a1 University of Western Ontario
a2 Stony Brook University
The dopamine active transporter 1 (DAT1) gene is implicated in psychopathology risk. Although the processes by which this gene exerts its effects on risk are poorly understood, a small body of research suggests that the DAT1 gene influences early emerging negative emotionality, a marker of children's psychopathology risk. As child negative emotionality evokes negative parenting practices, the DAT1 gene may also play a role in gene–environment correlations. To test this model, children (N = 365) were genotyped for the DAT1 gene and participated in standardized parent–child interaction tasks with their primary caregiver. The DAT1 gene 9-repeat variant was associated with child negative affect expressed toward the parent during parent–child interactions, and parents of children with a 9-repeat allele exhibited more hostility and lower guidance/engagement than parents of children without a 9-repeat allele. These gene–environment associations were partially mediated by child negative affect toward the parent. The findings implicate a specific polymorphism in eliciting negative parenting, suggesting that evocative associations play a role in elevating children's risk for emotional trajectories toward psychopathology risk.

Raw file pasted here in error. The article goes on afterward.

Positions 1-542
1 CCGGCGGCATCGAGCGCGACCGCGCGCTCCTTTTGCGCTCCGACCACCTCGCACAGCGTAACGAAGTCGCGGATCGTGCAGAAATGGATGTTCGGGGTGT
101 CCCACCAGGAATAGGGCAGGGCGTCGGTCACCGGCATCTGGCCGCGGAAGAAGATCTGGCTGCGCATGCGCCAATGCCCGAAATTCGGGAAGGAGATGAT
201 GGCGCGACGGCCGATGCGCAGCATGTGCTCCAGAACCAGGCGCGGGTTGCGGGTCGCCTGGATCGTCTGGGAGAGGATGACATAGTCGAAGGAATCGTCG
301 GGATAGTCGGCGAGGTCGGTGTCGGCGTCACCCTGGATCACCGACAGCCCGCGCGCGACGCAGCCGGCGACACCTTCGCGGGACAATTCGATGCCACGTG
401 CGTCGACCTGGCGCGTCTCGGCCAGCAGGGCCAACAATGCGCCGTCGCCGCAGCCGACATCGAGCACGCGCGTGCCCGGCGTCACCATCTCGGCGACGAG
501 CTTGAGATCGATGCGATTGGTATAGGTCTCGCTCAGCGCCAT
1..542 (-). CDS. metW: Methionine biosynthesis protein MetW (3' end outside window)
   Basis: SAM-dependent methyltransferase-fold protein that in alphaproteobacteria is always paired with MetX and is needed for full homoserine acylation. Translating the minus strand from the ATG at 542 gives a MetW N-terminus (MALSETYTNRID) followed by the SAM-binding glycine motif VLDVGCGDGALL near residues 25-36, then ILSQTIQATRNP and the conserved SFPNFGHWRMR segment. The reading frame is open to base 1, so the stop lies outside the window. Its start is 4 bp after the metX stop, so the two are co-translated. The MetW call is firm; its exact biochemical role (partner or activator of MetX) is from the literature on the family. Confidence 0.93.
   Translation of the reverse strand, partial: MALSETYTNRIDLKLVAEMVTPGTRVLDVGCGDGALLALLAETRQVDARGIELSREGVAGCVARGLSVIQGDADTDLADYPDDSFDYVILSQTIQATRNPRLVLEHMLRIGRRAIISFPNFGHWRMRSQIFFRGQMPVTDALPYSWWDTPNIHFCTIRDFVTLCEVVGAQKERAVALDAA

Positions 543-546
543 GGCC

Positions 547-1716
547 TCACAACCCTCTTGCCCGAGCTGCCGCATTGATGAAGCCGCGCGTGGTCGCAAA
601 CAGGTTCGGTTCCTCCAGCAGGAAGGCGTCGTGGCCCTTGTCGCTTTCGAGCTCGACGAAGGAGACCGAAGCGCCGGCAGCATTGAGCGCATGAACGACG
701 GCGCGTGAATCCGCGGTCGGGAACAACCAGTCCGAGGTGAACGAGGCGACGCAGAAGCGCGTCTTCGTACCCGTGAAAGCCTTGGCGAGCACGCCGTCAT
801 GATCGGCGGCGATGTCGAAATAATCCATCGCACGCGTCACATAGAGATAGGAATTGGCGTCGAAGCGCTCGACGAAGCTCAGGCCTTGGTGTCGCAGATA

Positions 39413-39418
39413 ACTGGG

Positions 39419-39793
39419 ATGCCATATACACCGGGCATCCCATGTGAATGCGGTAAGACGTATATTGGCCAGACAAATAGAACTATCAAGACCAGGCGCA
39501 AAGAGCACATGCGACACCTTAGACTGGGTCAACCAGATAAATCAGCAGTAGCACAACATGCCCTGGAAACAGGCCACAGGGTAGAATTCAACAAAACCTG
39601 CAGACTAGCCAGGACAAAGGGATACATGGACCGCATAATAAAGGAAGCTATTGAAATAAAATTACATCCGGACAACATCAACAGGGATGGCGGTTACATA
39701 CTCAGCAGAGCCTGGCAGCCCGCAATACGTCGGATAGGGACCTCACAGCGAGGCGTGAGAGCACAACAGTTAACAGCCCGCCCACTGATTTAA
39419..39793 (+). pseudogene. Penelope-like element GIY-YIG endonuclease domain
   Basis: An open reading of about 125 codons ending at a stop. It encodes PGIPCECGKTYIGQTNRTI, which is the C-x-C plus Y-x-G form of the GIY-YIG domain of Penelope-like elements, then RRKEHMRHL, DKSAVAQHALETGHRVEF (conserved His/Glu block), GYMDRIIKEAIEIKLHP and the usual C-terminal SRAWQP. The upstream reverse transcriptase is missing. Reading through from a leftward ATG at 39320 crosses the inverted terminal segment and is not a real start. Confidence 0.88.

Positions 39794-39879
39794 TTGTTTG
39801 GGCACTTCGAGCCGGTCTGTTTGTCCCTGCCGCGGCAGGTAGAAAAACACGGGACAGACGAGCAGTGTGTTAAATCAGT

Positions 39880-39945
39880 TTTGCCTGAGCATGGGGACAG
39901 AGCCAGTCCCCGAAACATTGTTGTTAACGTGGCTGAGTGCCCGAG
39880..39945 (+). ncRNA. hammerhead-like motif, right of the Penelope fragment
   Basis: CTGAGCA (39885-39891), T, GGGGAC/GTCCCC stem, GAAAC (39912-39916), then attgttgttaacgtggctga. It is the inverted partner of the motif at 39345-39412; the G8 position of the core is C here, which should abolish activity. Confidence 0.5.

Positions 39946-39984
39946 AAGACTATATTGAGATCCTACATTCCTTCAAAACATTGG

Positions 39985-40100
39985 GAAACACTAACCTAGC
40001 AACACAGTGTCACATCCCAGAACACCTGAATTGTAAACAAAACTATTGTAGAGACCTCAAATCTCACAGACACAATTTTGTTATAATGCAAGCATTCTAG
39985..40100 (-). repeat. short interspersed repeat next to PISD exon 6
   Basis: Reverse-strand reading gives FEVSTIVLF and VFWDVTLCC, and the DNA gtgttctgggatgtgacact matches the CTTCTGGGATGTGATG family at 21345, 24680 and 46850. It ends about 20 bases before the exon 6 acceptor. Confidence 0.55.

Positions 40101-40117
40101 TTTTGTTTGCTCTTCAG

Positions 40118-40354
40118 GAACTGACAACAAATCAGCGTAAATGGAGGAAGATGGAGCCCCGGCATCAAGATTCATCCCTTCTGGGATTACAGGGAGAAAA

This research was supported by a Young Investigator award from NARSAD and an Early Researcher Award from the Ontario Ministry of Research and Innovation (to E.P.H.), GCRC Grant M01-RR10710 to Stony Brook University from the National Center for Research Resources, and National Institute of Mental Health Grant R01 MH069942 (to D.N.K.). Rebecca S. Laptook is now at the Rhode Island Hospital in the Department of Psychiatry, Division of Child & Adolescent Psychiatry, Providence, Rhode Island.